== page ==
HealthDay News — From 1990 to 2016, the number of individuals who smoke associated with the death of one individual who died from secondhand smoke (SHS) exposure increased to 52.3, according to a study published online March 17 in JAMA Network Open.
Hamza Yousuf, from the Amsterdam University Medical Center, and colleagues calculated the number of individuals who smoke associated with the death of one individual who died from SHS exposure in a cross-sectional epidemiological assessment. The number of individuals who smoke in each country and number of premature deaths related to SHS in that country were tabulated from 1990 to 2016.
The researchers observed a favorable change in the SHS index globally, from 31.3 to 52.3 individuals who smoked associated with the death of one individual who did not smoke from 1990 to 2016. Wide regional variation was seen in the 2016 secondhand smoke index, from 42.6 to 85.7 individuals who smoked in the Middle East and North Africa to North America, respectively. The pack-year index also changed favorably worldwide, from 751.9 to 1,255.9 pack-years associated with one death in 1990 and 2016, respectively.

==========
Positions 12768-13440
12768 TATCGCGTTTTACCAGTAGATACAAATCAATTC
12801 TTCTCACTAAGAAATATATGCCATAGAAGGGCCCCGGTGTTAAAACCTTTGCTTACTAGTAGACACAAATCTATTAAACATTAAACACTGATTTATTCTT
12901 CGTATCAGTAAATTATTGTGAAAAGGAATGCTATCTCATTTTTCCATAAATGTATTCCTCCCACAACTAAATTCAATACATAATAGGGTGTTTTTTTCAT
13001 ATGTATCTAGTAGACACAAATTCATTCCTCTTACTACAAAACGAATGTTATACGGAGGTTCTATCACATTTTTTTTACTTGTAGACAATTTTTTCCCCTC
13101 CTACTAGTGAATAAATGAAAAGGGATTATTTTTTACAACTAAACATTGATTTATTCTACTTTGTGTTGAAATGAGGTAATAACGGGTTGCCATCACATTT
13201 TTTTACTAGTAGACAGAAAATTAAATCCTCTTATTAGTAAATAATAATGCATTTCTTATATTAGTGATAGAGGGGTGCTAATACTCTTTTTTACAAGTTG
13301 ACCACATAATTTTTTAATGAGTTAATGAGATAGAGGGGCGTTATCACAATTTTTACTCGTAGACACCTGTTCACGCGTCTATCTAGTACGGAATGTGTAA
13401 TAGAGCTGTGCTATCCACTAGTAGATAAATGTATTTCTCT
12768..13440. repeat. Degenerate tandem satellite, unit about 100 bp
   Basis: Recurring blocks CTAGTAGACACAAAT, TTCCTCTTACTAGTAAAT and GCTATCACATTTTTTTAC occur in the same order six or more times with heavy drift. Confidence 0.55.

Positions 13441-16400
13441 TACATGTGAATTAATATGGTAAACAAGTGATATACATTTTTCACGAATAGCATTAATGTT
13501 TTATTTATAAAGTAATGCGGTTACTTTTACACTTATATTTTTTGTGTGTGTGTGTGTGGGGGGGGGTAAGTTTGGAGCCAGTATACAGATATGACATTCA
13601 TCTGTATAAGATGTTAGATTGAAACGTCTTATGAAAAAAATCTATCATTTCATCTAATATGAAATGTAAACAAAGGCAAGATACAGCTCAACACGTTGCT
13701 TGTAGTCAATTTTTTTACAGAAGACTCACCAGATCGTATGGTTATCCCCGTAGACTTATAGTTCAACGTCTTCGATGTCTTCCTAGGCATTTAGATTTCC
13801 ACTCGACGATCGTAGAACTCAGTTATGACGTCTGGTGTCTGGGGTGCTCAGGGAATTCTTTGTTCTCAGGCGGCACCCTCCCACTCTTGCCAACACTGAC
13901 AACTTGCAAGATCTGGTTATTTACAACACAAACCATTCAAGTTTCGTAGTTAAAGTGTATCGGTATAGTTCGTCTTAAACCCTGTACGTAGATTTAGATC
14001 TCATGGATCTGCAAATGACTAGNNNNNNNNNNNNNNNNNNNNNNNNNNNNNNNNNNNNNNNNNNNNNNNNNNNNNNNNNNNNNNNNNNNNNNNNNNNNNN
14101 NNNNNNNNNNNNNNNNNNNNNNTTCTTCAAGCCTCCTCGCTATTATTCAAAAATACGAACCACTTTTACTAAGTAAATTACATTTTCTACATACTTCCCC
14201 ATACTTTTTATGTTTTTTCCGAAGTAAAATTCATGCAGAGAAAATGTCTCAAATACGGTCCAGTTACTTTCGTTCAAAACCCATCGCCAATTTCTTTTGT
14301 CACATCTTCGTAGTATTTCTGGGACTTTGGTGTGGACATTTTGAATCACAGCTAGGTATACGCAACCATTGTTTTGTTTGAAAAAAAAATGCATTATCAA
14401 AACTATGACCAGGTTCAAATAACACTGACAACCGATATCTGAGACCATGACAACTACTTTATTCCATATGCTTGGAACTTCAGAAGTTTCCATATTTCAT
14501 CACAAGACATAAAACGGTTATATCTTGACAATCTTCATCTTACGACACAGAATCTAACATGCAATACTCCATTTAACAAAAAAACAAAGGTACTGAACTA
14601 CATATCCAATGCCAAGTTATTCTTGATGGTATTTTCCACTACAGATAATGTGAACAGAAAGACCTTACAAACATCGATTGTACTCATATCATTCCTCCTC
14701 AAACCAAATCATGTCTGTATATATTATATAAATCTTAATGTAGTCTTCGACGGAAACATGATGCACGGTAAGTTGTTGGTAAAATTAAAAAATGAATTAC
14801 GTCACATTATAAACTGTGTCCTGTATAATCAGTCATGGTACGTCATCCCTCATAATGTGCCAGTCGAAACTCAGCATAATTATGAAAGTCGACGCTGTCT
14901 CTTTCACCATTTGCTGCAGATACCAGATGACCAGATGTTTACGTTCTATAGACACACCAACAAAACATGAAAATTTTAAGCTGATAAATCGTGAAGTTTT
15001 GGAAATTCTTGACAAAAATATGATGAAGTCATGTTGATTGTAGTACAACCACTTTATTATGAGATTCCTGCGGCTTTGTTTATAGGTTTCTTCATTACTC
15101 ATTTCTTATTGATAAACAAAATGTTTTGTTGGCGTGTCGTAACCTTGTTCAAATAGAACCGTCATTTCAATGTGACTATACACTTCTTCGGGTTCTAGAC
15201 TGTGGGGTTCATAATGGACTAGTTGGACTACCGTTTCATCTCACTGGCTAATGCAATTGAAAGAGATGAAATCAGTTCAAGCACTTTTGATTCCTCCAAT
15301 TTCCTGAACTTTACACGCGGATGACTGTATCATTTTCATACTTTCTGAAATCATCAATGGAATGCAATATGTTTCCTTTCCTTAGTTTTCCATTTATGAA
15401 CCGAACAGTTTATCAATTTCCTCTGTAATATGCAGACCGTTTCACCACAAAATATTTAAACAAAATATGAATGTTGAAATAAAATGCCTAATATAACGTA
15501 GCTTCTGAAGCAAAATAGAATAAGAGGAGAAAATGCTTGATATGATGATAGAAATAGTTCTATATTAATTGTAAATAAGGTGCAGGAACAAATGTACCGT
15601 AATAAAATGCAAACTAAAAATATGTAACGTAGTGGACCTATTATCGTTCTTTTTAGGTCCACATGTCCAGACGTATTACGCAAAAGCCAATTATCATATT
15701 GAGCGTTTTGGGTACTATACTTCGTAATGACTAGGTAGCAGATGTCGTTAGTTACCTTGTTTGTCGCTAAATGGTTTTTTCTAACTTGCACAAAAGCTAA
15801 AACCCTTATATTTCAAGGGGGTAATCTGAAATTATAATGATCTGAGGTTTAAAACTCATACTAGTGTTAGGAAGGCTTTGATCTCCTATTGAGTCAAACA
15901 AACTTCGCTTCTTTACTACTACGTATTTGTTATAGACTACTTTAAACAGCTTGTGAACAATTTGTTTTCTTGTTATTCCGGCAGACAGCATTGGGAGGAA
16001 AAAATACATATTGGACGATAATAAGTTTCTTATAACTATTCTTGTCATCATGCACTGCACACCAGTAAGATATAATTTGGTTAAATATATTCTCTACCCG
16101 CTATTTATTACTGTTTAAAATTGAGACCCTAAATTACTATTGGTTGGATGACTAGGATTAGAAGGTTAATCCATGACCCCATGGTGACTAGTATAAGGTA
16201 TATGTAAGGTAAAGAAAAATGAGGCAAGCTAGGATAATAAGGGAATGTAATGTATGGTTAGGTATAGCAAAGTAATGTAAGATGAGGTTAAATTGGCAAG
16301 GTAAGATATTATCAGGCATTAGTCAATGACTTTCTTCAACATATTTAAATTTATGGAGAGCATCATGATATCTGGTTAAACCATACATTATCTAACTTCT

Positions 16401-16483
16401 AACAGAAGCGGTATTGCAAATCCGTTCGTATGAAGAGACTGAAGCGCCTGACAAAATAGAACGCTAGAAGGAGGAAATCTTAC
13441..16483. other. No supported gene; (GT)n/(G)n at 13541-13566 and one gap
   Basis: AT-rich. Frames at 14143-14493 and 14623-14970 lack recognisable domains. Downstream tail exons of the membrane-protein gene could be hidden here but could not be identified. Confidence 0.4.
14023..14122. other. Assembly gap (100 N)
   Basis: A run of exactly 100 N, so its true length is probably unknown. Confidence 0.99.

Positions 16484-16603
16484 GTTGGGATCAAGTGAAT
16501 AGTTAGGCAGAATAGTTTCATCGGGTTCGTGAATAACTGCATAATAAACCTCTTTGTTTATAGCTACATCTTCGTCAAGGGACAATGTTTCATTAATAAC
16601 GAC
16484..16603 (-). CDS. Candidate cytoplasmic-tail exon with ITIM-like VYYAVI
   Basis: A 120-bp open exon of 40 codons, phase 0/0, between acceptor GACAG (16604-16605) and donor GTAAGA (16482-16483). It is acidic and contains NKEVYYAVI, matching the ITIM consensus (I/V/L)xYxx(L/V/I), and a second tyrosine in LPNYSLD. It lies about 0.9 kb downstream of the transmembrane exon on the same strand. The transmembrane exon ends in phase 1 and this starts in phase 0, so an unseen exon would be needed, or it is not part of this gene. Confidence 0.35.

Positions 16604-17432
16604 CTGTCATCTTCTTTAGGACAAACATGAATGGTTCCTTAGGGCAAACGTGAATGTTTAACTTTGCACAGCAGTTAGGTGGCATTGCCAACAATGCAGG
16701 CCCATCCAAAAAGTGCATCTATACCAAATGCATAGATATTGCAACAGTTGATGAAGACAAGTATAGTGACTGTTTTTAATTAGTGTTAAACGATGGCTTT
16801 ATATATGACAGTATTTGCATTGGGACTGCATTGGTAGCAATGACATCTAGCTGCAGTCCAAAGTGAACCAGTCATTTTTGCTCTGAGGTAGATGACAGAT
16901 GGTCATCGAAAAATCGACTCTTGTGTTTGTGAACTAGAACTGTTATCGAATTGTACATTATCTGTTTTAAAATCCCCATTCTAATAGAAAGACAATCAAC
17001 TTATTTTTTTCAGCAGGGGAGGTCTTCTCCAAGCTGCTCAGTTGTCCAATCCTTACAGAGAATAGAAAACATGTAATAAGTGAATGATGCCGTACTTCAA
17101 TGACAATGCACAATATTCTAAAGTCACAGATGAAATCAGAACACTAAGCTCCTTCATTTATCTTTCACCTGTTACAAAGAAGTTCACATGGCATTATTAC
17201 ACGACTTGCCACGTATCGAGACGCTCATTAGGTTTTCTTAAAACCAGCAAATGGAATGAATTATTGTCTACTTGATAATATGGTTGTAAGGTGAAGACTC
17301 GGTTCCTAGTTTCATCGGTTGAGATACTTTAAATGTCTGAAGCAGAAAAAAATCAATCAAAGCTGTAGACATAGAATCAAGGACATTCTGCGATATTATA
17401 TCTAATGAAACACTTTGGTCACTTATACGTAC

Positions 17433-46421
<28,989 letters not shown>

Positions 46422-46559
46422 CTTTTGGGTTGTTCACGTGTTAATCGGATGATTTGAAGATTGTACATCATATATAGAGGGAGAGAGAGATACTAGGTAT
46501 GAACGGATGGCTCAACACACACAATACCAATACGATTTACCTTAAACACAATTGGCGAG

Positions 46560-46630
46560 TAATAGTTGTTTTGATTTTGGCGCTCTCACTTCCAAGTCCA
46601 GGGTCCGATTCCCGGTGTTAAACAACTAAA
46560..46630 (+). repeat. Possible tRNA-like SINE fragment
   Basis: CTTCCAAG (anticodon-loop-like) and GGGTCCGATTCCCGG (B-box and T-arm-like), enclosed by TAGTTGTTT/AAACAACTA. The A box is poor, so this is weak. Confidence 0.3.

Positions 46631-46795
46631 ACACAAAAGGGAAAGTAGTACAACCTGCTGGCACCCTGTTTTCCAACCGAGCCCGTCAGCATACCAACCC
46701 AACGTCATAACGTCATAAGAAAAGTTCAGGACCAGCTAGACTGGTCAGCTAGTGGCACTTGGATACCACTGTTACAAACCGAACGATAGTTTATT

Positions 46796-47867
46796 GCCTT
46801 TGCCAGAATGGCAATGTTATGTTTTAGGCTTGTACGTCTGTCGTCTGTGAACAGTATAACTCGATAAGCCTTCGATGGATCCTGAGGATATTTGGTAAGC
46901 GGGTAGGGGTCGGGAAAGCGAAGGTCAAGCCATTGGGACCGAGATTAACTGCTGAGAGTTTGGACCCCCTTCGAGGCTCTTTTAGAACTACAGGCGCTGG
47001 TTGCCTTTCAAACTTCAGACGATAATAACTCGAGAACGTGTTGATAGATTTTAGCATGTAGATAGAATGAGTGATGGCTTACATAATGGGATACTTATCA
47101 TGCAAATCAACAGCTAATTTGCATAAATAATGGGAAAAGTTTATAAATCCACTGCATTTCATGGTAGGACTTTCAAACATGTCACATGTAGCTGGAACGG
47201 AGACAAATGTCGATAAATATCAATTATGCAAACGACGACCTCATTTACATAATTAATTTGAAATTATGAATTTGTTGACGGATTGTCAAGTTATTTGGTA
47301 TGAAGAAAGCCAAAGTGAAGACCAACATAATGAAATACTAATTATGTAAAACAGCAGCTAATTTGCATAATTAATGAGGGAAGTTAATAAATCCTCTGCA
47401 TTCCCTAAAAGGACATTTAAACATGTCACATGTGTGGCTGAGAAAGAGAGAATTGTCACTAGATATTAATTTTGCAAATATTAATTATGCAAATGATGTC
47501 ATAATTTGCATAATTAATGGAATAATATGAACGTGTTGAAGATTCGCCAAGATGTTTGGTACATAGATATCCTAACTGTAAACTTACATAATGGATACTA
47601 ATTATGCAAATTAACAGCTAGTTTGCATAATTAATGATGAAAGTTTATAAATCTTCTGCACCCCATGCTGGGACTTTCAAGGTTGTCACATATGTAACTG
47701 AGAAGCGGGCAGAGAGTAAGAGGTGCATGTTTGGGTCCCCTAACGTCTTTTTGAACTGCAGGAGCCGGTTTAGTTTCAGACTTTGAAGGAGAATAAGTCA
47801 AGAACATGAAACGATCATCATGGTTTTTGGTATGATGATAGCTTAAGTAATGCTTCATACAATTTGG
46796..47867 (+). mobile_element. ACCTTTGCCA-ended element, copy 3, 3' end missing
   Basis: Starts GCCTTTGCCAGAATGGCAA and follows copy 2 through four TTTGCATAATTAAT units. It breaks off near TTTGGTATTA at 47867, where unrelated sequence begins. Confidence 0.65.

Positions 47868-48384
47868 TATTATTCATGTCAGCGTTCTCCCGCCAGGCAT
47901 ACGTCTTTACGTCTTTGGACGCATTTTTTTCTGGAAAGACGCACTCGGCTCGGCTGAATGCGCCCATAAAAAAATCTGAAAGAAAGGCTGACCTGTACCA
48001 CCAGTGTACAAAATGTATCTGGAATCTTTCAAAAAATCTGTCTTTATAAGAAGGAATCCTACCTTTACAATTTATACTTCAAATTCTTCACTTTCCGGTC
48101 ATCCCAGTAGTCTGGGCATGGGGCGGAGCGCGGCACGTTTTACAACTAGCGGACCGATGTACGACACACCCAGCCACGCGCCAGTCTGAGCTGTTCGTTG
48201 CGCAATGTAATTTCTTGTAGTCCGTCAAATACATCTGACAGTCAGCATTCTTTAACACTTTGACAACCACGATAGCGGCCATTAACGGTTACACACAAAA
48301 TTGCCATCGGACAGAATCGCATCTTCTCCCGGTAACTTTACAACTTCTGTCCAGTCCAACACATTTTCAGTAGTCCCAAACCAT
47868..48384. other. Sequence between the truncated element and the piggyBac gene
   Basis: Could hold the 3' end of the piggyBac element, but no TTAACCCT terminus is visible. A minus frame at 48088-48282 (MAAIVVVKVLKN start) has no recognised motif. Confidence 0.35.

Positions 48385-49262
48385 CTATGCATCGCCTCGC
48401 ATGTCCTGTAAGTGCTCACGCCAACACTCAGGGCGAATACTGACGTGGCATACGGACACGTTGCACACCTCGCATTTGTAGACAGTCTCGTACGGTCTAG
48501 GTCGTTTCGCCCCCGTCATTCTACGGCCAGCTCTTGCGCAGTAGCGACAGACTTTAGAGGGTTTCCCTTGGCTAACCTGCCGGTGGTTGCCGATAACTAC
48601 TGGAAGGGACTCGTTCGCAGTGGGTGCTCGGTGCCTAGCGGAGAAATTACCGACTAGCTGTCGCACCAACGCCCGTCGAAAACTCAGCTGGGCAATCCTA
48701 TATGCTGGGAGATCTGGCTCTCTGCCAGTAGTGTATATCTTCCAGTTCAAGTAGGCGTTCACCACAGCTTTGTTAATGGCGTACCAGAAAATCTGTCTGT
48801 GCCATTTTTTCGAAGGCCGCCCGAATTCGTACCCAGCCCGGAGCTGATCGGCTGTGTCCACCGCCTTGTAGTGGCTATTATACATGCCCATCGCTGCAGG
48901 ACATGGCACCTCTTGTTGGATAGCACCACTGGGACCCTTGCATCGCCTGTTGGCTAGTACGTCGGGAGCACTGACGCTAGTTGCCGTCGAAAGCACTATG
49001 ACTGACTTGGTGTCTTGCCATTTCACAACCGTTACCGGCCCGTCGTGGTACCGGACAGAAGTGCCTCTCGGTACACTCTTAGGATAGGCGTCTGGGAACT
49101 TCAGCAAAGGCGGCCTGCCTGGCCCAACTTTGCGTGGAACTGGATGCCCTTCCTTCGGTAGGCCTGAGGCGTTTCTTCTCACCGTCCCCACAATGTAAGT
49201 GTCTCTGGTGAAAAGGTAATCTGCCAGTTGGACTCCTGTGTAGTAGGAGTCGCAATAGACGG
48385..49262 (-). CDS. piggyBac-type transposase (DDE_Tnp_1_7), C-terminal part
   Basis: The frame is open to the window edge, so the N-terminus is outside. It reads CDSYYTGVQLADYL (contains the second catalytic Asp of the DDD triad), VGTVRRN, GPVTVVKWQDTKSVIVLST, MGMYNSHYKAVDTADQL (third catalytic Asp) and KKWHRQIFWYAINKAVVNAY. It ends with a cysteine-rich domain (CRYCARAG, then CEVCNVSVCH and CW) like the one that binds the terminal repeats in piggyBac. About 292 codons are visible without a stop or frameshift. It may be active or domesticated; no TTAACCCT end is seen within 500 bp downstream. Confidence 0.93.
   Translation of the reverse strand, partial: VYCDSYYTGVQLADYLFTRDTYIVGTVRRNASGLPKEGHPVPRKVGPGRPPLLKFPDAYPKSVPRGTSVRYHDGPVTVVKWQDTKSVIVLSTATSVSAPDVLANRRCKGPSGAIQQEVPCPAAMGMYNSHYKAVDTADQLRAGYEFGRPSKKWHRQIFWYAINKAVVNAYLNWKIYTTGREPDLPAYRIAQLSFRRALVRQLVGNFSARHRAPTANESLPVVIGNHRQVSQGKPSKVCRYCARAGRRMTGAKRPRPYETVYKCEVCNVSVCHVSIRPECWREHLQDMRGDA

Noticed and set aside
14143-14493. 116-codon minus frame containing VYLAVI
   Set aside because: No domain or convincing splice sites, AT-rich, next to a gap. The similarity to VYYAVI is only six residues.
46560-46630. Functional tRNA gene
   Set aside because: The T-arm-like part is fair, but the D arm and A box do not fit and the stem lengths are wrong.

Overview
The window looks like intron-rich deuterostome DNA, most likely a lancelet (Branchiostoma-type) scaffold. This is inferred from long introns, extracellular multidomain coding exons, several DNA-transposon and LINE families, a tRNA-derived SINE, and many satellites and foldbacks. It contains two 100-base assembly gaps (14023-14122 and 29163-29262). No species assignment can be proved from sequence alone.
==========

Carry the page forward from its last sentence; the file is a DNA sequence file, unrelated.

“We suggest that the secondhand smoke index may be used as a benchmark for effectiveness of protection against tobacco in countries, and help governments to shape their anti-tobacco policies,” a coauthor said in a statement.